I have no memory of how it started and developed, but somewhere along the line the kids developed a system of “calling first” to be served supper. Second, sometimes, if they miss being first. Usually calling first is prefaced by asking me what’s for supper.
They even have honorary first. Usually this applies to the fussy eldest, when it’s one of the things she loves best. They are remarkable about deciding and observing this courtesy. Sometimes I decide this as a practical matter. If I make pasta and sauce, and one kid only eats it with butter, parm, and finely grated cheddar, the butter melts better if it’s still piping hot, so first it is.
There’s no reason not to go along with it, but it’s traumatic if I didn’t hear whoever called first first, and serve food to the second one who called first.
Sometimes when one of them says “I call first,” I will tell them it’s polite to call first, you should never just drop in. That gets old, as repetitious dad jokes do.
Sometimes I mess with them, if it’s the right thing. I’ll scoop three bowls of darned if I can remember right now and put them on the counter for the three of them to come grab. Not chili, because that requires embellishment. For that matter, less embellishment can mean you’re first because then it’s out of the way quick and the ones that take more time can be the focus. One bowl of chili is just beef chili with no beans, made for the kid who can’t stand the texture of the beans and, since I’m making it anyway, preferred by the wife. One bowl of regular chili get a pile of grated cheese on it. Another bowl of chili gets pile of grated cheese, a spoon or two of sour cream, and a side of bread and butter. One burger gets a bun, some ketchup, a burger, preferably with as much of the cheese that fries on the pan as possible, and more ketchup on top. One burger goes on a bun and the kid adds a little ketchup. Please none of the cheese that fried onto the pan! Another burger gets mayo and ketchup, the burger, sometimes sauteed onion if we’re making those, and more ketchup on top. If there’s lettuce and tomato but no fried onion, that third one might have those on it as well. That’s the case that matches mine, except I also add mustard sometimes, so I make those together. the wife assembles her own.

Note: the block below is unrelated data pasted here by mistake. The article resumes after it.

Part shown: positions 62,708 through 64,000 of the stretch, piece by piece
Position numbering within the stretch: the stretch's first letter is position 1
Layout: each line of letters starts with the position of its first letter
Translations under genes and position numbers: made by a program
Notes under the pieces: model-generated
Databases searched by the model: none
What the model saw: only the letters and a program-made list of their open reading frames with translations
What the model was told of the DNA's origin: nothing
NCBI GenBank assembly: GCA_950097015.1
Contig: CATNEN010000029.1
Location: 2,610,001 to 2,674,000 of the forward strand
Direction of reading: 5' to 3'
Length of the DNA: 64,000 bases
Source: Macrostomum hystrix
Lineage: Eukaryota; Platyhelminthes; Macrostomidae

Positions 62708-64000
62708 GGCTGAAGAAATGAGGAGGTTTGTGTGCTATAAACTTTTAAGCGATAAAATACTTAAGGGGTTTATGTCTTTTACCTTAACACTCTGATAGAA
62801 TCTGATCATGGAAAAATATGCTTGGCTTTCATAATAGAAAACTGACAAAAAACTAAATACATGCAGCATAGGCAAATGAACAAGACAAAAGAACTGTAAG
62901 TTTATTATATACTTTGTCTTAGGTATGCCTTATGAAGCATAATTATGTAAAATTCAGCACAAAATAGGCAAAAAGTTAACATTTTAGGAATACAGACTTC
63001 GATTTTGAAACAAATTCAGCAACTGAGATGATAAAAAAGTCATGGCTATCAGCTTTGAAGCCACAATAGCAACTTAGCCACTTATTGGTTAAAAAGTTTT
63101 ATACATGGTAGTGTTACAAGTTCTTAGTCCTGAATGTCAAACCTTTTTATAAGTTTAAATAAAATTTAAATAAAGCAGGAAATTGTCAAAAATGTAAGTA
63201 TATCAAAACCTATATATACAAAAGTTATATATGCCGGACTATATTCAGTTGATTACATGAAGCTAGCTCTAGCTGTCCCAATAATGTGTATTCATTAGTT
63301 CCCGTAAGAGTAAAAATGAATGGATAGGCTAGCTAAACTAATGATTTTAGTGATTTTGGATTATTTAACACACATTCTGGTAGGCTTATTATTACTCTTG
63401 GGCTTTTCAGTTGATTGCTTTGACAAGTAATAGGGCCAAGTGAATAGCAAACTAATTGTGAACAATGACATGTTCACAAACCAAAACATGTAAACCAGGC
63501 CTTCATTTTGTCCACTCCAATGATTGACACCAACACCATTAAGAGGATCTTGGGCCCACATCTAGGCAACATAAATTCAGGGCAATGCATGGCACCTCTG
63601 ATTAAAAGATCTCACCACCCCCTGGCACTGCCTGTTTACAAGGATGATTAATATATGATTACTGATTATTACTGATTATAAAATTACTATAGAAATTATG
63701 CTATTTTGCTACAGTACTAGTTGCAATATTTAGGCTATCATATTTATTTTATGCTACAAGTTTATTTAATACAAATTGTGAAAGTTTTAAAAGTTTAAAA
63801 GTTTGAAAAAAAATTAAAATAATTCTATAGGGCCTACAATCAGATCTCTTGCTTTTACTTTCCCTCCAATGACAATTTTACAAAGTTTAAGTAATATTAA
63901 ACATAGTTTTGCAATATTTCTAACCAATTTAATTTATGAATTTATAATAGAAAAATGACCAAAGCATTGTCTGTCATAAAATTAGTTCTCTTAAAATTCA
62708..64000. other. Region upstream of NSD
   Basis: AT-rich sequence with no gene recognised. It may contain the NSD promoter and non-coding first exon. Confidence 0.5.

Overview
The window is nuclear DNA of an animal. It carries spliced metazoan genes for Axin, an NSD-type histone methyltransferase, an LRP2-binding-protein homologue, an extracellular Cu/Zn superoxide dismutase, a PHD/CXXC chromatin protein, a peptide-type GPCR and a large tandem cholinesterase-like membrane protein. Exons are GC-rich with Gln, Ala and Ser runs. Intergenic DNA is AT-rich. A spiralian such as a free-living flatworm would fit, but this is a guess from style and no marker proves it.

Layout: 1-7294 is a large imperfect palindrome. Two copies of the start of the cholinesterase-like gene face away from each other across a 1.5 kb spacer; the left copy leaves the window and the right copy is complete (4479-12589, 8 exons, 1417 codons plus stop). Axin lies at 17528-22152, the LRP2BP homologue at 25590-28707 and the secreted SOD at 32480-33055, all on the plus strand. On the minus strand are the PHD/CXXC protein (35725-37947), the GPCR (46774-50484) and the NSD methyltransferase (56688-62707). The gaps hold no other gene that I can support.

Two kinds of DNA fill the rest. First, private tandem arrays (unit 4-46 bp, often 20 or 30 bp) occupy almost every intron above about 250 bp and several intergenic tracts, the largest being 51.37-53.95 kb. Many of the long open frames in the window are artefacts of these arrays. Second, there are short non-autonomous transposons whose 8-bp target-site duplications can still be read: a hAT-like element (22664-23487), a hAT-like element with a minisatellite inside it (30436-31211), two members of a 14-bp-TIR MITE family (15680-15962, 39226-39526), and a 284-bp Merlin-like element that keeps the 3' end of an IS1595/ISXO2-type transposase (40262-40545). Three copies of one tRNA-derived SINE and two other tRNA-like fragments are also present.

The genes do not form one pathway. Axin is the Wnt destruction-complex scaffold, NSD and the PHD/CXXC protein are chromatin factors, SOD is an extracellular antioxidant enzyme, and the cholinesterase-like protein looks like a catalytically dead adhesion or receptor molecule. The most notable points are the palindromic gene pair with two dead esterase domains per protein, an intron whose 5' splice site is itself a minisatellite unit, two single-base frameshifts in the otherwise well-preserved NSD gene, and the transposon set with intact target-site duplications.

If anyone wants seconds of whatever we’re having, they come help themselves. Sometimes I’m surprised by what is or isn’t left when I go to put away leftovers.
Anyway, that’s one of the ways in which the household, as most presumably do, has developed its own culture, driven in part by the kids. There are always inside jokes or references we all get or use for shorthand, but that nobody else would understand.